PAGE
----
It’s very tempting to look for parallels between today’s climate of self-enrichment attitudes and the greed vs. civic consciousness that is at the center of French playwright Jean Giraudoux’s 1945 poetic fantasy “The Madwoman of Chaillot,” currently on stage at Clarence Brown Theatre.
There are enough greedy people on display in today’s politics and news cycles that no one needs to see a play to get the idea. But there are seven good reasons otherwise to go see “Madwoman.”
Reason One: Carol Mayo Jenkins. At 80, Jenkins is the unofficial Dame of Clarence Brown. Even when she is doing nothing but sitting quietly in a chair on the right of the stage while the activity goes on elsewhere, she lights up the whole place.
Reason Two: Carol Mayo Jenkins. As Aurelie, the Madwoman of Chaillot, Jenkins adds dignity and reason to otherwise unsavory activities. “Madwoman” is high-style satire that one doesn’t have to think too much about to get the gist of the idea that, left to their own devices, greedy people have little regard for anyone but themselves and are more than willing to crush anyone who gets in their way. At the same time, as Aurelie knows well and uses to her advantage, greedy people can also be gullible and fall into the same kinds of traps they gleefully set for other people.
Reason Three: Terry Weber as The Chairman of the Board, the chief greed-monger; Brian Gligor as The Baron, proof that there is no honor among thieves; Collin Andrews as The Stock-Broker, who arranges the Chairman’s deals and would sell the same stick to everyone in the same crowd; and David Brian Alley as The Prospector, who doesn’t like one bit that the city of Paris puts up tourist sites and places for children to play in all the best places where one could get rich by strip-mining.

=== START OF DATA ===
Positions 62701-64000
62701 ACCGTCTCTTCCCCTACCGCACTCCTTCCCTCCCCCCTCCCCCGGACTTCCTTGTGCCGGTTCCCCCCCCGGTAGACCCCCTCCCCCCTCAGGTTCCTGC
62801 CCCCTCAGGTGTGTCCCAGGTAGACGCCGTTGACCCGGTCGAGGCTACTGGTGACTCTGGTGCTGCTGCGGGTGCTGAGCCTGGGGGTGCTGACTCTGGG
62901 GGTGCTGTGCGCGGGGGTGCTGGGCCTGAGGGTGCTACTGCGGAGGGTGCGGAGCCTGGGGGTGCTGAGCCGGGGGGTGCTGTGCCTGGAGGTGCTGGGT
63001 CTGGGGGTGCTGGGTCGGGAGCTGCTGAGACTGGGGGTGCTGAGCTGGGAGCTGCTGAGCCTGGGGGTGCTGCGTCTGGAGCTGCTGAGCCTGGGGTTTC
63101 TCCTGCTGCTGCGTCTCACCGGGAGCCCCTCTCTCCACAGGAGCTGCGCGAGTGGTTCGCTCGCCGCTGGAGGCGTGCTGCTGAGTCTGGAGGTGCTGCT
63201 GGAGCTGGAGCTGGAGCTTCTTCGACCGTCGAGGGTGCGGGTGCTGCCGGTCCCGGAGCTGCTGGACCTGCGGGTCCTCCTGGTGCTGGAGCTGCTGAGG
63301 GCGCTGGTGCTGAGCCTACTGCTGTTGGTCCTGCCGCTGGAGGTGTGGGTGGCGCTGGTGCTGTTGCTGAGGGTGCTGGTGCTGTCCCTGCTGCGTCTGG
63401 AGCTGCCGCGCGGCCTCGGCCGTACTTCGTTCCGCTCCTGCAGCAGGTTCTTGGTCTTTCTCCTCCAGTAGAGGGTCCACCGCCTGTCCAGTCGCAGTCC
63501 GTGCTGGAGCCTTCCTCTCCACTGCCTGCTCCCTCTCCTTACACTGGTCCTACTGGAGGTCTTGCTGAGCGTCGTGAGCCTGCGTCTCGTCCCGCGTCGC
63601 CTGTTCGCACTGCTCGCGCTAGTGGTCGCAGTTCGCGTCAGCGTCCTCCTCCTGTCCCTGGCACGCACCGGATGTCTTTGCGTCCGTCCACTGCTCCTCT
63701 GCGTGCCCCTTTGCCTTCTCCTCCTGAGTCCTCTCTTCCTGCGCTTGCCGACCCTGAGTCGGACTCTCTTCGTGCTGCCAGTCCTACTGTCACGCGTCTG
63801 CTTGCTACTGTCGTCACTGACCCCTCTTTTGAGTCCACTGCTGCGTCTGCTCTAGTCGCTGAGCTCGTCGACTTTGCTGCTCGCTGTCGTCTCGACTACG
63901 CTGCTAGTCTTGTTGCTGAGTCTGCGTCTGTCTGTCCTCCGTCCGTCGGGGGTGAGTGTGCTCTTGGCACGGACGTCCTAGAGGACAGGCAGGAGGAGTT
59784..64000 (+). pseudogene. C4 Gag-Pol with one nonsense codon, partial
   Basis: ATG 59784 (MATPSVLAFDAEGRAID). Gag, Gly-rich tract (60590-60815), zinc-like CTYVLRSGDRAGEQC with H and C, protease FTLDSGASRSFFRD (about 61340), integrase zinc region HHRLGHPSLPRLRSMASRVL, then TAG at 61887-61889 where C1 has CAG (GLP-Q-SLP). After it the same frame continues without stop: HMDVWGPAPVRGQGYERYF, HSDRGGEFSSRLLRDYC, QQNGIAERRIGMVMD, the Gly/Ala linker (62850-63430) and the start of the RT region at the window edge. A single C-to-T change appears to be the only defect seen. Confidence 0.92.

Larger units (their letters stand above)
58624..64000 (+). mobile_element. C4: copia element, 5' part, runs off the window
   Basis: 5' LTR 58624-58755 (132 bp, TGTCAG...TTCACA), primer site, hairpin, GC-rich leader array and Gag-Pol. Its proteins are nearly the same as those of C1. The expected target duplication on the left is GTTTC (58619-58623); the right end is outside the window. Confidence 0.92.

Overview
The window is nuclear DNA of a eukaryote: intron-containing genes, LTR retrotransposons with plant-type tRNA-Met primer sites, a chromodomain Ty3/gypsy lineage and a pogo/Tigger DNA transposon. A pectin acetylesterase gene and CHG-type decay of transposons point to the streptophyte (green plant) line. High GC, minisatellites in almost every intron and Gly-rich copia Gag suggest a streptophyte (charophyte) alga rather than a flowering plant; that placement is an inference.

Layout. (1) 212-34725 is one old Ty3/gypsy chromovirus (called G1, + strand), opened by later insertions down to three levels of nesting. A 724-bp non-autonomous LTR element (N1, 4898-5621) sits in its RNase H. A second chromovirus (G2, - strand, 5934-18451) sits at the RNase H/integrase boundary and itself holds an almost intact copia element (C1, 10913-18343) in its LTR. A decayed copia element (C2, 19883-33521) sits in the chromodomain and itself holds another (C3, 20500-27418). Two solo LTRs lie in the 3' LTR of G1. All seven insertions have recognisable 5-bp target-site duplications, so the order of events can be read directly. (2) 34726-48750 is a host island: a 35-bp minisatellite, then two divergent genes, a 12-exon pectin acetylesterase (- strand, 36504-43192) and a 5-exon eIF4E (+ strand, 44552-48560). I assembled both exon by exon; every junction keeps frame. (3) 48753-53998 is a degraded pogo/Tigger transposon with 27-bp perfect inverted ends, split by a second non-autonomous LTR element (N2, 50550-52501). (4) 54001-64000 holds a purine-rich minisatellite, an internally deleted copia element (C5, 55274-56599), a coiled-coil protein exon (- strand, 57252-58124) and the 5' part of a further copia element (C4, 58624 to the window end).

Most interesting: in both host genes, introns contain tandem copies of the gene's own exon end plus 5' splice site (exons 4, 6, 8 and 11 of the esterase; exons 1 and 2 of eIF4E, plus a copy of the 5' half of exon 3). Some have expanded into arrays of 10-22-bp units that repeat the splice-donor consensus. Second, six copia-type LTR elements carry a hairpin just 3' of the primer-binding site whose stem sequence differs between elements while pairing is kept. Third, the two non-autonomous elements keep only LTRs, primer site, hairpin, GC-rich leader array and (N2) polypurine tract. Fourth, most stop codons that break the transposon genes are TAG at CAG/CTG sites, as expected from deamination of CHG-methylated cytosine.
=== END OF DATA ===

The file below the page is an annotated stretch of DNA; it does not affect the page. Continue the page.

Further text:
Reason Four: Christopher Pickart’s set design. The Paris neighborhood of Chaillot that occupies the stage in Act I is located under a big bridge, the framework of which majestically dominates the stage and gives a sense of intimacy to the little café and street underneath the ornate cast-iron framework and massive support columns that disappear into the rafters. Pickart creates a sense of a grand Paris, with the feel of a small, lovely neighborhood. In Act II, his below-street apartment offers views of the activity up on the street, complete with Collin Hall’s projection images of passersby moving in each direction.
Reason Five: Erin Reed’s costume design. Reed’s lavish dressing of Aurelie both gives her a sense of class and endows her with power. She makes Tarah Flanagan’s Constance, the Madwoman of Passy, even more diminutive with an oversized hat and enough frills for a pile of whipped cream on a pecan pie. Katie Cunningham’s Josephine, the Madwoman of la Concorde, has a sense of business authority endowed by Reed’s executive but ladylike business suit.
Reason Six: Director Paul Barnes. Despite dealing with enough dialogue to fill the scripts of two plays, much of it dished out in third and fourth gears, Barnes manages his characters’ speeches in such a way that none of the flood of words drowns any of the scenes. But it does mean that there cannot be any dozing off in either act. Switching to English from the original French loses some of the music in the language, so his cast’s delivery of the lines becomes even more critical.
Reason Seven: The moral triumph of good over greed. Sometimes in life, the corrupt seem to succeed. There’s even more than a little admiration for rich people, regardless of how they got their wealth. We tend to let them get away with things we don’t allow ordinary people to do. The lesson Aurelie teaches is that it doesn’t have to be that way.